Harry Watson’s presidential address was held at the Racquet Club. Originally, Watson was supposed to talk about Andrew Jackson, but after a ghostly visitation from Old Hickory, he decided to discuss race and southern antebellum education reform. (Jackson was likely scary enough in person; can you imagine him as an apparition?)
The banquet afterwards was very good. In addition to hobnobbing with the usual suspects, I spent time talking to Herb Ershkowitz and met Eva Shepphard Wolf, someone I knew from serving together on the AHA’s Jameson Prize Committee but had never met in person.
This conference was the third at which I tried blogging during the conference. In the future, I’m not sure if I’ll continue writing detailed summaries of panels that I attend or if live-tweeting is the way to go. I enjoyed meeting SHEAR members with whom I had interacted via the blog or Twitter–the technology added a component of camaraderie to the conference for me.
Along those line, Caleb McDaniel wrote an important and thoughtful post on 21st-century technology and H-SHEAR. It’s worth quoting in part:
I do think that H-Net can do things to help facilitate exchanges among these varied communities, like making easier permalinks for posts or incorporating “share” buttons within the archived discussion log pages online. Even better would be the incorporation of a DISQUS-style trackback system into the logs, so that viewers could see when a post or book review has been tweeted or mentioned on a blog. All of these changes could be made without diehard email subscribers even noticing them, while they would significantly aid those who wish to link to and continue list discussions elsewhere. At the same time, however, I think it’s important to note that the two episodes I’ve mentioned here occurred even without such features, which aren’t strictly necessary in order for H-Net to be plugged into the evolving online ecosystems like Twitter.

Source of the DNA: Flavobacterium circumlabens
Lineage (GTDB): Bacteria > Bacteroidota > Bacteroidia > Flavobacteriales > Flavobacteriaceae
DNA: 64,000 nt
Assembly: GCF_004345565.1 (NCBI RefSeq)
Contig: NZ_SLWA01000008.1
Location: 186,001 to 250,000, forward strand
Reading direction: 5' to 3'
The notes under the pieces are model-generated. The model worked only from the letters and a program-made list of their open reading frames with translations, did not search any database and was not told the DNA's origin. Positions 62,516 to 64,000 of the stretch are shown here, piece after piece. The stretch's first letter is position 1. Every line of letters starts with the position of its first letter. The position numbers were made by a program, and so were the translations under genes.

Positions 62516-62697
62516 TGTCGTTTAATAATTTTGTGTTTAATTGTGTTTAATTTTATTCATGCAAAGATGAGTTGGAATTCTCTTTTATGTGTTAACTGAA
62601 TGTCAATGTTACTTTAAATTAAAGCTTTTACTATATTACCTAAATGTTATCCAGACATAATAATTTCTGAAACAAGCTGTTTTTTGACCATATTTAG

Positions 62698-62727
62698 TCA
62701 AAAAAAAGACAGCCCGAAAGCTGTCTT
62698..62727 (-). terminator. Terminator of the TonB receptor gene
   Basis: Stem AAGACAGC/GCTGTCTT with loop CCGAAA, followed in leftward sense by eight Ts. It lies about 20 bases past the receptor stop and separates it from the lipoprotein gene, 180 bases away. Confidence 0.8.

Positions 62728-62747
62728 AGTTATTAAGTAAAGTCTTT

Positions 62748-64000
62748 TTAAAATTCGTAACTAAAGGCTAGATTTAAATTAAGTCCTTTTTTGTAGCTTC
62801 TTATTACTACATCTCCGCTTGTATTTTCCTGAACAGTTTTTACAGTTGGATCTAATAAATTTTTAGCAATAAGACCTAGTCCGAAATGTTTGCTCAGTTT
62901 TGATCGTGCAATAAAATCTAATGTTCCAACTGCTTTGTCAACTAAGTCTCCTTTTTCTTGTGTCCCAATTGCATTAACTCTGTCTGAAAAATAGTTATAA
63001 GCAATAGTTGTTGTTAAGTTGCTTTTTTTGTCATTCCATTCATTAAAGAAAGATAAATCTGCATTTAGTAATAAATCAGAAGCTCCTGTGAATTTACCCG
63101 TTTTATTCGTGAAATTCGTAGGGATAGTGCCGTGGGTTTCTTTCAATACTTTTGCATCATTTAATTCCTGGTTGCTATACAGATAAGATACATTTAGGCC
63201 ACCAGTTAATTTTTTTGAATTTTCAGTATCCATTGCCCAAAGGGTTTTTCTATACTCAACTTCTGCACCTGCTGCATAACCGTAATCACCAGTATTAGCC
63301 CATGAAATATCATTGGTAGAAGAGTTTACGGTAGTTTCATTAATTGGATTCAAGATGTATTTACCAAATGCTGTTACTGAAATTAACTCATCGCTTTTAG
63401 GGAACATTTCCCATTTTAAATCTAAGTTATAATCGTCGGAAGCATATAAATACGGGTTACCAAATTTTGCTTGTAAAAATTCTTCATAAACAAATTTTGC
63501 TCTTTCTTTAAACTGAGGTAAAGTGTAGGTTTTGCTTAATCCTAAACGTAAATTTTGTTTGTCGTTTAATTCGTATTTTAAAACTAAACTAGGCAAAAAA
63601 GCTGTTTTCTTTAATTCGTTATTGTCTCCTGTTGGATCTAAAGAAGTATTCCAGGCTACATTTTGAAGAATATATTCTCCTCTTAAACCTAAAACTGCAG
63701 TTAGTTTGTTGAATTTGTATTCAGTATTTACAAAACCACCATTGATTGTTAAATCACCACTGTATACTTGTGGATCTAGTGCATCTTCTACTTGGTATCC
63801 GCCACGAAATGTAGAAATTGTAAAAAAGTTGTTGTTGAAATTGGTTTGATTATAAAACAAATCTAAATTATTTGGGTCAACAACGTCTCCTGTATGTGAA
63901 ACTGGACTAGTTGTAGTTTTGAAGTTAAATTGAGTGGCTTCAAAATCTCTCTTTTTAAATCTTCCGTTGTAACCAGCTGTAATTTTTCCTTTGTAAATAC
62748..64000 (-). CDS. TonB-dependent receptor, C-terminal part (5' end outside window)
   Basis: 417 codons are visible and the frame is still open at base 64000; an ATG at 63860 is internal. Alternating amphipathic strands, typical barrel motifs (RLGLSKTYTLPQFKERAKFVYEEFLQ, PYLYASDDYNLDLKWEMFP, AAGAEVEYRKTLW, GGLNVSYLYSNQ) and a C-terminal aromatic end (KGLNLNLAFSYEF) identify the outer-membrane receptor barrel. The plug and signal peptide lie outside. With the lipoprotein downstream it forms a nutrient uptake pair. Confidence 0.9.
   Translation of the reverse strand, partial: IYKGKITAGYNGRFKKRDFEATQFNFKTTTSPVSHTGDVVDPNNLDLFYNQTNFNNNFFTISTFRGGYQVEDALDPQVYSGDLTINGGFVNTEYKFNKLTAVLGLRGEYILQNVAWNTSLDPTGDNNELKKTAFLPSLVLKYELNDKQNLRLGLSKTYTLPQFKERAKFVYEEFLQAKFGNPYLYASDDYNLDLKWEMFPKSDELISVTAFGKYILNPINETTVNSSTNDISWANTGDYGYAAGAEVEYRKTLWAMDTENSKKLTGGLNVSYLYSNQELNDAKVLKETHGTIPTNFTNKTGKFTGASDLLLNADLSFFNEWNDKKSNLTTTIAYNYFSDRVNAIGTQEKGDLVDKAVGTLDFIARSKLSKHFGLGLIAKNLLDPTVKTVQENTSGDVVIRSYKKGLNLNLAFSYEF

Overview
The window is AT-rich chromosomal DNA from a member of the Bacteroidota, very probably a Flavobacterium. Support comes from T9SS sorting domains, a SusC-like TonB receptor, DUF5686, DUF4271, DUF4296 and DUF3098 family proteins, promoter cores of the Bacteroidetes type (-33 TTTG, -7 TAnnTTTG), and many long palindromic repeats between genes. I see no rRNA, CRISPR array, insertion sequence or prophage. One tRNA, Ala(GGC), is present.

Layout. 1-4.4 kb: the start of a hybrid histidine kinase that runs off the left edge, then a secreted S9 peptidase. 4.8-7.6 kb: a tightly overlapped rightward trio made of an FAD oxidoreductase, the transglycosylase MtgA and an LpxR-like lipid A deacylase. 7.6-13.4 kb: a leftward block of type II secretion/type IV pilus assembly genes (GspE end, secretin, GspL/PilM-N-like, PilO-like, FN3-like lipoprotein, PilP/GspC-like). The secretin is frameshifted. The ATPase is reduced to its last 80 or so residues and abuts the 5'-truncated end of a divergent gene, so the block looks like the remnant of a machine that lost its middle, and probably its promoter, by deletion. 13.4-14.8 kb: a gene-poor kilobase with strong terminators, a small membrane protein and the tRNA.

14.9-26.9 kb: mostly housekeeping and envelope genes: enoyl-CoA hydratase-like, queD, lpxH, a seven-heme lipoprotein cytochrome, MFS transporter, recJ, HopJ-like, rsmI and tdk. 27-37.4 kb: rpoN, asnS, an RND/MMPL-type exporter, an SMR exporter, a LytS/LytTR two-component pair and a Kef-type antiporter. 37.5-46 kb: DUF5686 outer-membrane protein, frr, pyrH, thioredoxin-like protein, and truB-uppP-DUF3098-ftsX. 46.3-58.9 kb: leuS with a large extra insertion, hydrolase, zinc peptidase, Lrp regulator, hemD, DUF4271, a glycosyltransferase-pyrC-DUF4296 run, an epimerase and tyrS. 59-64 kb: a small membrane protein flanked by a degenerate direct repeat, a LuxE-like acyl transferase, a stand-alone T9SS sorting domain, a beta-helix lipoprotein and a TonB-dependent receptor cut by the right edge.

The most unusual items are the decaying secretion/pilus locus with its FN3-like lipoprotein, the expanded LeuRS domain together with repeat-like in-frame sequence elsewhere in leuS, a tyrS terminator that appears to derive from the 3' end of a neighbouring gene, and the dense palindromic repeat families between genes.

I would like to add to Caleb’s analysis by calling on Drew Cayton, this year’s president, and the other members of the SHEAR executive and advisory boards to undertake a technology initiative, including the creation of an official Facebook page, Twitter account, and blog. (Michael D. Hattem suggested on Twitter that SHEAR should also record and post certain panels on the organization’s website.) The time and money needed to create and maintain these sources of information and communication would be minimal, but they would help give those SHEAR members (and others outside of the organization) interested in the newer technology a way to network and disseminate their scholarship.
I agree with Caleb that H-SHEAR has its place and is still important, but I also think that it is incumbent on the organization to embrace and encourage newer modes of communication among its members. It wasn’t that long ago that SHEAR experienced a financial crunch; one way to hedge against poor finances is to attract new members, especially younger scholars who will become members in graduate school and stay loyal throughout their careers. I imagine that the demand for the use of new technology will only increase in the coming years, and SHEAR would be wise to stay with the times, as the AHA and other scholarly organizations have done.